We are learning more details Monday morning about the daring mission that killed Osama Bin Laden in Pakistan, as well as his mansion hiding place.
According to a report in the Daily Mail, Bin Laden was hiding in the town of Abbottabad, named for James Abbott, the Brit who founded the town. Bin Laden didn't pick an inconspicuous hideaway -- the thee-story $1 million mansion was much larger than other homes in the area, had a ten-foot high security wall and was actually positioned near a military academy.
The mansion was shut-off from the outside world -- there was no phone or Internet service. Even garbage collectors weren't allowed on the grounds; instead, the occupants of the compound burned their own trash.
Last August, intelligence agents had a possible lead that Bin Laden was hiding there. It seemed so implausible -- why would the most wanted man in the world, who spent years hiding in remote caves, now pick such a visible place?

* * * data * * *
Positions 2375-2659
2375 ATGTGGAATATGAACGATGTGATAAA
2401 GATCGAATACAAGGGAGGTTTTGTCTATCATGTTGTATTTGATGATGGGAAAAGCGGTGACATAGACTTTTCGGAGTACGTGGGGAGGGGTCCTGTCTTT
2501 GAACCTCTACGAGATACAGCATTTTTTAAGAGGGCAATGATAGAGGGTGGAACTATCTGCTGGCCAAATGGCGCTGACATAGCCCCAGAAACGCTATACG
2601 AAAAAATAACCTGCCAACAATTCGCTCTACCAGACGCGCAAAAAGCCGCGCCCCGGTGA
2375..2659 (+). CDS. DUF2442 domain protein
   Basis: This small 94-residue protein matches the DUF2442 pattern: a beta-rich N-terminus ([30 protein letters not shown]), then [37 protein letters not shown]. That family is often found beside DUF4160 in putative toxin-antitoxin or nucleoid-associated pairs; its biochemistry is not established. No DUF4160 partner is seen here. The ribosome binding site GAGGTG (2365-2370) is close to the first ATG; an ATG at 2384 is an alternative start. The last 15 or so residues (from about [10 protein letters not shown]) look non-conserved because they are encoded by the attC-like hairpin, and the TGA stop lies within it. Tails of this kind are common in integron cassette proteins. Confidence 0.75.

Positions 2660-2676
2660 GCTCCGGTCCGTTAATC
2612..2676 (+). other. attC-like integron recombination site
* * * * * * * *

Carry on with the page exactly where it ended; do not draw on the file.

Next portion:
The intelligence community spent the next eight months confirming that Bin Laden was indeed there. A week ago, President Obama was shown photographic proof that Bin Laden was indeed the compound, and on Sunday -- under Obama's direction -- the operation was launched.
At about 1:15 a.m. local time, four U.S. helicopters took off from Ghazi air base in Pakistan carrying a small group of Navy Seals to the compound. In a 40-minute firefight, Bin Laden was shot in the left eye and killed. Three of his men were also killed, one of which is believed to be one of Osama's eleven sons. A woman they tried to use as a human shield was also killed.
None of the Navy Seals was injured.
But the operation did not go without a hitch. The helicopter that landed inside the walls of the compound had mechanical problems and could not take off. The Seals burned the helicopter as they carried Bin Laden's body away on foot.
Bin Laden was able to evade capture for nearly 10 years after 9/11, but no more -- Osama Bin Laden is dead and Americans have their long-sought justice.